Regional School Unit 14 Superintendent Sandy Prince says police and school officials will issue a joint statement later today.
WINDHAM — The superintendent for Windham and Raymond schools concluded a meeting with police Tuesday afternoon but released no new details about the investigation of a pair of threats that shut down all the district’s schools or about whether school will resume Wednesday.
Superintendent Sandy Prince said after the meeting at his office that police and school officials will issue a joint statement later in the day.
Meanwhile, a school safety expert said that schools must err on the side of caution when responding to credible threats.
The superintendent’s office in Windham is the only building in Regional School Unit 14 open Tuesday, the day after two officials in the district received emails threatening the school system.
No students are permitted on school property and all events scheduled on school grounds Tuesday are canceled, including athletic practices and games, adult education classes, concerts and meetings, according to a message on Twitter Tuesday morning from Prince.
Off-site games and practices for Windham High School students would be allowed to proceed and coaches would provide information about locations for bus pickup and dropoff, the message said.
Inside Windham High School, Principal Chris Howell was catching up on paperwork and preparing for classes to resume – whenever that may be.
Along with custodial staff, he said, he was the only one in the building.
Aside from a cruiser out front of the high school, which Howell said belonged to the school resource officer, there was no sign of police presence on the Windham school complex around noon Tuesday.
Meanwhile, a group of high school seniors was spending the day off shopping at Marshalls in the Windham Mall. Earlier, they had gotten breakfast at Danielle’s Sebago Diner in Raymond and planned to spend the rest of their day napping, catching up on homework and working on college applications.
Jackson Giampino was supposed to play in a basketball game Tuesday afternoon against Sanford, but the home game was postponed until Wednesday because of the threat.
“I think it’s for the better,” he said. “Safety first.”
The group agreed they’d rather the ordeal be over than get another day off school.
“It would be nice to be safe,” said Emily Algeo.
The teenagers said there’s been speculation about the threat, but no indication of the source of the emails or what they said.
“No one has any ideas,” said Aiyanna Maciel.
Parent Kate Delewski said unless she gets some answers to those questions, she doesn’t plan to let her 5- and 6-year-old daughters go back to Windham Primary School.
“I don’t feel comfortable sending my kids back until they tell us why they were out in the first place,” she said.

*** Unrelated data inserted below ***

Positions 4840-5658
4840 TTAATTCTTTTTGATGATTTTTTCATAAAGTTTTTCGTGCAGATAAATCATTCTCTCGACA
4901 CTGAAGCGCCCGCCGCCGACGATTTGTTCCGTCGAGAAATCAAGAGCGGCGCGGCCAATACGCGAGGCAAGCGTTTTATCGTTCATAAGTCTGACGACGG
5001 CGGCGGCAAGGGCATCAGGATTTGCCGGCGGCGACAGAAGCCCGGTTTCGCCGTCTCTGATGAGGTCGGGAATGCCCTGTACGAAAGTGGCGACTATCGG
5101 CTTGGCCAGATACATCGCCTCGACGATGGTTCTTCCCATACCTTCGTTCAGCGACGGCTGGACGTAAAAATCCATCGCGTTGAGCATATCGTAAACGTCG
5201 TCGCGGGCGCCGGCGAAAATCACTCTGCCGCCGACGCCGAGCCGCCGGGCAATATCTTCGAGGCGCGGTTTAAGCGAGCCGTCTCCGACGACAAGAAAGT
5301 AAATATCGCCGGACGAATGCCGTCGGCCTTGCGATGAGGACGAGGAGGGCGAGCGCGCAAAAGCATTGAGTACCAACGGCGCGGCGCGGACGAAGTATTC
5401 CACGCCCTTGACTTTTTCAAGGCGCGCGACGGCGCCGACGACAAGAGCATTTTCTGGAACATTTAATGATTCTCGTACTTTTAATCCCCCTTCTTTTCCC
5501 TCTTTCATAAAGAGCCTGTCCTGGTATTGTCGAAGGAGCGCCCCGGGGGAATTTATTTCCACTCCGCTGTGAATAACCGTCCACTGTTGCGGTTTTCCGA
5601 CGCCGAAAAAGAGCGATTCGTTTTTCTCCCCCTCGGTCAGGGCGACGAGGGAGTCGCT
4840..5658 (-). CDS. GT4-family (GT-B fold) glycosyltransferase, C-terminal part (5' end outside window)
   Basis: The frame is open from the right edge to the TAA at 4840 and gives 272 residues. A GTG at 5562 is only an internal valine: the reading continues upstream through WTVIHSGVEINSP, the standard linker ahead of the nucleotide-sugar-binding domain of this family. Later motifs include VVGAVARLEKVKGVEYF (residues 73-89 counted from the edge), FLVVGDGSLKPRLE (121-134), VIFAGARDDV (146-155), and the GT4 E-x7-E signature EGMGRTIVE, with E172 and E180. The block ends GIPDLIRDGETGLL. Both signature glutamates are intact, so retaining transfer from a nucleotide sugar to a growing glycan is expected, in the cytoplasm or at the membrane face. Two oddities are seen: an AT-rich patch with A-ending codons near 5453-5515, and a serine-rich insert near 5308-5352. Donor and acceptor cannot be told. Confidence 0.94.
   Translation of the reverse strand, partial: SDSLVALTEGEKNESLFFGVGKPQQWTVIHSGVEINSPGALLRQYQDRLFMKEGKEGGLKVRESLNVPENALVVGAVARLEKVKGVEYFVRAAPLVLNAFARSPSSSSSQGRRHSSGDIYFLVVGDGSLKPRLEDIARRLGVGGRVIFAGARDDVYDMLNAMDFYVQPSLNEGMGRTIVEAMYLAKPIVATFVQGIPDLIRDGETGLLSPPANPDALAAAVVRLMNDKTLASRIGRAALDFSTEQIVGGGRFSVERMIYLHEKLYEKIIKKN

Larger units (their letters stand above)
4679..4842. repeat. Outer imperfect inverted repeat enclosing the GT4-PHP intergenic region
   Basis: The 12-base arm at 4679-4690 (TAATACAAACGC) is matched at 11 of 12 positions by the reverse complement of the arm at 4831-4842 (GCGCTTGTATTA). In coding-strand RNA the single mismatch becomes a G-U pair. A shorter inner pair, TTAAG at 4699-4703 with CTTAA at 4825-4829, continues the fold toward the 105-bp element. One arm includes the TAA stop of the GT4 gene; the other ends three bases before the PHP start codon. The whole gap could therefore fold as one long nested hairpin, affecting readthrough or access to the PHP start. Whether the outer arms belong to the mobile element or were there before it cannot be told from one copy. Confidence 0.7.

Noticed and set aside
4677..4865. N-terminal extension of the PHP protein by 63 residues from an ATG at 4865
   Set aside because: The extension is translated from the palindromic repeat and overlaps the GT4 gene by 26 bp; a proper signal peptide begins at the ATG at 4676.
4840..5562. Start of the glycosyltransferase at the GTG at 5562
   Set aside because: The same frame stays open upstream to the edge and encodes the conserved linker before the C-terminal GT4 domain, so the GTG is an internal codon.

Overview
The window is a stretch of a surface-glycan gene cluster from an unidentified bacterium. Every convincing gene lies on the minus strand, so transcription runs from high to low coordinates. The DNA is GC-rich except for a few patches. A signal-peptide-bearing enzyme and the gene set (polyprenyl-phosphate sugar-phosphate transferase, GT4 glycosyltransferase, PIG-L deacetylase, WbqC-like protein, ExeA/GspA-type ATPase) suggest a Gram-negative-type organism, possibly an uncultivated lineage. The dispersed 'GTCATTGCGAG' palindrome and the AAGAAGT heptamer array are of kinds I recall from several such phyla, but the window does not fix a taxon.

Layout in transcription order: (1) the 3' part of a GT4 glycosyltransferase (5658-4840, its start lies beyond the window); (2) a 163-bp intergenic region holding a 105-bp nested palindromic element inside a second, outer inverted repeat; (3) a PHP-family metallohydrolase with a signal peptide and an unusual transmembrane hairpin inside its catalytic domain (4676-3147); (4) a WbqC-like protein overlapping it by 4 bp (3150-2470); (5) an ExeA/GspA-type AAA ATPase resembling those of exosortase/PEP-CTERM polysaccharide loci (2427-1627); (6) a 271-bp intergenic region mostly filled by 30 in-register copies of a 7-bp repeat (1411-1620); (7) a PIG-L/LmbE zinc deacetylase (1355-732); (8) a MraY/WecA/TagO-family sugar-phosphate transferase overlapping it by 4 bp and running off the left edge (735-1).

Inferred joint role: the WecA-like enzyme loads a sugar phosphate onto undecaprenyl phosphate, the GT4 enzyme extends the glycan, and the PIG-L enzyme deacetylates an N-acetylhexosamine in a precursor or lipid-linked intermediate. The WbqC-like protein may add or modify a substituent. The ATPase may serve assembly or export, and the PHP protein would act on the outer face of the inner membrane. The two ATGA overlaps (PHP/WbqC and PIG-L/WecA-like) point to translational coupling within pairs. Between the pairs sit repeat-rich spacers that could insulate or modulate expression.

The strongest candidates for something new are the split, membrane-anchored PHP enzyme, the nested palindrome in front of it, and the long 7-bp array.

A physician’s assistant at Mercy Hospital, Delewski had to leave work Monday to pick up her children from school until her husband could get out of work, so she could go back to the hospital. She took Tuesday off to take care of her children.
“It’s not convenient, but you’ve got to do what you’ve got to do,” she said. “You just feel lucky your kids are safe.”
Students and staff were sent home from all Windham and Raymond schools Monday morning, after Prince and Windham Middle School Principal Charlie Haddock received the threatening emails, which weren’t identical and came from different sources.
School officials and police wouldn’t release the content of the messages, but said they didn’t target a specific building, which is why the entire district was released early Monday. Prince also said he believed they were more serious than a bomb threat being telephoned in to the schools.
Windham police and the Maine State Police’s Computer Crimes Task Force are working to identify the sources.
Gary Sigrist, a school safety expert with Ohio-based Safeguard Risk Solutions, said threats must be evaluated to determine whether the threat is a low-level risk – like someone writing a bomb threat on a bathroom mirror – or a more serious threat.
“If I’m going to advise a district to do anything, I’m going to advise them to err on the side of caution,” he said.
“Schools should always consult with law enforcement when receiving a threat, but the ultimate decision about whether to close school is for school officials,” he said.
“As a school, you cannot make this decision on your own. You have to make this decision based on what your first responders say,” Sigrist said. He said that “in addition to local law enforcement, members of the state’s fusion center – where sensitive intelligencer is shared between state, federal and local law enforcement – should be notified to determine whether other areas have faced similar threats.”
Sigrist, who has received training from the Department of Homeland Security, said that officials find a device in only 2 to 5 percent of bomb threats, and often that is not a real explosive.
“Email is not a common vehicle for communicating threats because it can typically be traced,” Sigrist said, but he added that with advances in technology, savvy computer users are able to send anonymous emails that can be hard to trace back to the sender.
The disruption caused by shutting down school for a threat is worse than a snow day, because of the fear, Sigrist said.
“All of the sudden kids are afraid to come to school because all these bomb hoaxes,” he said. “That’s an emotional toll.”